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Book #45 of 2016: The Woman Who Loved the Moon: And Other Stories

The Woman Who Loved the Moon: And Other Stories by Elizabeth A. Lynn
Rating: Okay (Hated-Disliked-Okay-Liked-Loved)



A collection of short stories by Lynn. I hadn't known at the time I picked up this book, but apparently she's known for being the first scifi/fantasy author to use openly gay/lesbian characters in her stories. A chain of LGBT bookstores took their name from her books. One of her books, published in 1978, featured a male-male couple. The Woman Who Loved the Moon, published in this book and previously elsewhere, was about a lesbian relationship.

If I was rating this book based only on the first two stories, I would have given it a LOVED instead of okay. The first story was my favorite, the second story I really liked a lot, and everything after that was pretty meh. Short story collections usually end on a high note, so I was holding hope for The Woman Who Loved the Moon, but it really didn't work for me at all.



Wizard's Domain: Called by other reviewers as the weakest story in the book, I loved it so much. Set in a world where the gods live among us, it was the story of a man and the god he served. Plot-wise, it was about one god's war against another, in an effort to keep the balance of power between them. But to me, the best part of the story was the relationship between the god and the man -- how could the man love the god back, when there was such a complete difference in power between them? (For example, the god turned the man into an ocean for a year to teach him a lesson.) The love and hate the mortal man felt for his god was so real and wonderfully painful. I loved the story's overall theme of 'power' as well.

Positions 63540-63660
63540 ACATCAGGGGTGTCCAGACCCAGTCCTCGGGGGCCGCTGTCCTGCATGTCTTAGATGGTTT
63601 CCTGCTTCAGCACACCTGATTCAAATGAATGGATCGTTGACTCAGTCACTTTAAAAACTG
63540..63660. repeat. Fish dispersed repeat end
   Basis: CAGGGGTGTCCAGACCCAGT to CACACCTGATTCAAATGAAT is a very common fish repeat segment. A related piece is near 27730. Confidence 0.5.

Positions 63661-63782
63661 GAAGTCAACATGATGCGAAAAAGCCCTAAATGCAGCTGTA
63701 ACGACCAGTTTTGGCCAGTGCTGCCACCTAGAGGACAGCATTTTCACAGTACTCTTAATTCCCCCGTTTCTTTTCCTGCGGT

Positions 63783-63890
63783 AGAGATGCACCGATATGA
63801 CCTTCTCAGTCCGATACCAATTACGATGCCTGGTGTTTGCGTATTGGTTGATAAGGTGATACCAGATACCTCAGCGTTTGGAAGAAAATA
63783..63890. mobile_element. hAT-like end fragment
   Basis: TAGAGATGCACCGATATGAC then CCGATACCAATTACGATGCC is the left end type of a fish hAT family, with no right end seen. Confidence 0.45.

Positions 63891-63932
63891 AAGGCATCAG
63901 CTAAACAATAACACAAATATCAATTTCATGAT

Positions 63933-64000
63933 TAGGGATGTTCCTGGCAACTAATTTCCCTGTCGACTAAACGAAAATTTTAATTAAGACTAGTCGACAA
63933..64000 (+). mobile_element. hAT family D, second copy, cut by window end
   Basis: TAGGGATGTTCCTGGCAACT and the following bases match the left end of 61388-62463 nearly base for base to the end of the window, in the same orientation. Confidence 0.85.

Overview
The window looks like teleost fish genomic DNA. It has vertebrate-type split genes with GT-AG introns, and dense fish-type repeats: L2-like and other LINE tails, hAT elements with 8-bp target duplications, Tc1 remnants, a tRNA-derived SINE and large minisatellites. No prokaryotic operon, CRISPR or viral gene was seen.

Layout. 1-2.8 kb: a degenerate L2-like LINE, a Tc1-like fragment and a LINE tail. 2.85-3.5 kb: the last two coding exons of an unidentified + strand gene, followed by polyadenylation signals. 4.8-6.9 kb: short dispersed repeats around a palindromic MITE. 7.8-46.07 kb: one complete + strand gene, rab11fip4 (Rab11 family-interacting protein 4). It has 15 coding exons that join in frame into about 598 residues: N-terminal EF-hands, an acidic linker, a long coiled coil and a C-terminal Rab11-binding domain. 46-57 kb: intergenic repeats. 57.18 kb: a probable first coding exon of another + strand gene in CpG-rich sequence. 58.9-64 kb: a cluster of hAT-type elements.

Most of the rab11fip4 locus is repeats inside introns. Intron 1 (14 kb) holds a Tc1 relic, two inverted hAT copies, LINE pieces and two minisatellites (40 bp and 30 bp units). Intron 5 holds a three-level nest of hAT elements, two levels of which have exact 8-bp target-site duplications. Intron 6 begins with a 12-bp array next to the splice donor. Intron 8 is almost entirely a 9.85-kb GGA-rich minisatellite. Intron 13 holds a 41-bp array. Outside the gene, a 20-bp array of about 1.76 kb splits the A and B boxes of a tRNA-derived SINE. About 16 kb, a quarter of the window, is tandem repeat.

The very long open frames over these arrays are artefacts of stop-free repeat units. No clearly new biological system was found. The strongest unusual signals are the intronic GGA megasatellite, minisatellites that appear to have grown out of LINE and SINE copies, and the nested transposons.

The author's first published story. If this is indeed the weakest story of the book, I might just have to move to a state where it's legal to marry a book.

The Gods of Reorth: One of the great things about this book is that the author's notes before each story are so spot-on. You wouldn't think that would be something to comment on, shouldn't all authors be able to write fitting author's notes? But until this book, I hadn't realized how much difference a well written author's note could make. This was her second published story, and in the note she explained how almost everyone she shopped the story to sent back comments about how she wanted to kill off all men. Only one editor (a man) understood what the story was really about -- that killing off all men was "rather missing the point" in the author's words.